Authors : Esta Tovstiadi, Natalia Tingle, Gabrielle Wiersma
This article describes how librarians systematically compared different e-book platforms to identify which features and design impact usability and user satisfaction.
This study employed task-based usability testing, including the “think-aloud protocol.” Students at the University of Colorado Boulder completed a series of typical tasks to compare the usability and measure user satisfaction with academic e-books.
For each title, five students completed the tasks on three e-book platforms: the publisher platform and two aggregators. Thirty-five students evaluated seven titles on nine academic e-book platforms.
This study identified each platform’s strengths and weaknesses based on students’ experiences and preferences. The usability tests indicated that students preferred Ebook Central over EBSCO and strongly preferred the aggregators over publisher platforms.
Librarians can use student expectations and preferences to guide e-book purchasing decisions. Preferences may vary by institution, but variations in e-book layout and functionality impact students’ ability to successfully complete tasks and influences their affinity for or satisfaction with any given platform.
Usability testing is a useful tool for gauging user expectations and identifying preferences for features, functionality, and layout.
URL : Academic E-book Usability from the Student’s Perspective
DOI : https://doi.org/10.18438/eblip29457
Librarians often wish to know whether readers in a particular discipline favor e-books or print books. Because print circulation and e-book usage statistics are not directly comparable, it can be hard to determine the relative interest of readers in the two types of books. This study demonstrates a two-step method by which librarians can assess the appeal of books in various formats.
First, a nominal assessment of use or nonuse is performed; this eliminates the difficulty of comparing print circulation to e-book usage statistics.
Then, the comparison of actual use to Percentage of Expected Use (PEU) is made. By examining the distance between PEU of e-books to PEU of print books in a discipline, librarians can determine whether patrons have a strong preference for one format over another.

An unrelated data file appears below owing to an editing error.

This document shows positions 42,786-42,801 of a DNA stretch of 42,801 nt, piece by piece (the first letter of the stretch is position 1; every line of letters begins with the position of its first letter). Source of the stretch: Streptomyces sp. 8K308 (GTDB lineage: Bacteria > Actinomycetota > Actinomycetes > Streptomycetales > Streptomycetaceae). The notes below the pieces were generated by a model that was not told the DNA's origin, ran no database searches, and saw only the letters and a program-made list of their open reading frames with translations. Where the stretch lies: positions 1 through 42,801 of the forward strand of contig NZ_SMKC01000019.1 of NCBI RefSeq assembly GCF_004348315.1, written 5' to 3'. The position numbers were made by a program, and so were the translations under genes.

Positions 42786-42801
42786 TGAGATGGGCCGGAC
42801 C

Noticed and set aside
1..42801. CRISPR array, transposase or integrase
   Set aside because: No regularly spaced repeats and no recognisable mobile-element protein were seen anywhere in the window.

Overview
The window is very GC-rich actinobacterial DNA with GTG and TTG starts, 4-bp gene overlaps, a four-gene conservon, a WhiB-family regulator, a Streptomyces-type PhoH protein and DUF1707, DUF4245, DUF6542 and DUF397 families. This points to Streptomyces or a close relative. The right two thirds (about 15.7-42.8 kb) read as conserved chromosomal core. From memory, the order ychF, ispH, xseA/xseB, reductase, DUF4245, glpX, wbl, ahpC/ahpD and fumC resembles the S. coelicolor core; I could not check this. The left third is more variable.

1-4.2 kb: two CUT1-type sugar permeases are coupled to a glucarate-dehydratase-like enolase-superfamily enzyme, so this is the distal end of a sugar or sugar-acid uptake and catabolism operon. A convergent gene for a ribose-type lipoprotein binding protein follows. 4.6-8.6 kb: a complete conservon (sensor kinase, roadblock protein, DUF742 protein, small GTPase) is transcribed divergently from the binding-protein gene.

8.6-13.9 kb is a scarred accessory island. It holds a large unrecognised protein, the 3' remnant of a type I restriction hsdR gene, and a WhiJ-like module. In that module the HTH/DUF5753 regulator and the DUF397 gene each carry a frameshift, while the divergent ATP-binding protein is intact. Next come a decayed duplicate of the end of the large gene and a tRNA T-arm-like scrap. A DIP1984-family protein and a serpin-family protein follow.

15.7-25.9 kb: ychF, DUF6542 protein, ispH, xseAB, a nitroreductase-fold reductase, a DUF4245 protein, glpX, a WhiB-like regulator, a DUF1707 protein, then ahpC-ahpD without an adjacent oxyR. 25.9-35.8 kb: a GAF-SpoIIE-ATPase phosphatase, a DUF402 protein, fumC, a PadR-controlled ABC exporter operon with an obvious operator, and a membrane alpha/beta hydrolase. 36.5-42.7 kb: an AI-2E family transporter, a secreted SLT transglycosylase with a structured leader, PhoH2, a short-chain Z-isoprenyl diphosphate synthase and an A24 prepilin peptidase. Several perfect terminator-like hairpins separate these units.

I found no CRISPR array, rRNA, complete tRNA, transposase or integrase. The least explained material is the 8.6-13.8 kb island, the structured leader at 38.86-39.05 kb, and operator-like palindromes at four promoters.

URL : http://m.crl.acrl.org/content/77/1/20
“Data collected through COUNTER usage statistics and the LibQUAL+ service quality assessment survey tell us that faculty, graduate students, and undergraduates value access to the growing e-book collection at Columbia University Libraries (CUL). While the aggregate results indicate that e-book use continues to increase, usage rates are not uniform across disciplines. Anecdotal evidence suggests that while e-book use has grown in the sciences and social sciences, scholars in the arts and humanities rely heavily on print books. Given the highly diverse research needs of the university community, CUL is keen to understand scholarly e-book usage in various disciplines.
In this study, we sought an innovative research method to understand e-book usage. This method utilizes data from two sources: readers’ e -book search terms harvested by Google Analytics; and requested e-book titles provided by the COUNTER e-book usage reports. The data was analyzed using NVivo, a qualitative analysis software, to examine popular scholarly e-book topics and the correlation between search and delivery.”
URL : http://academicworks.cuny.edu/ols_proceedings_lac/4/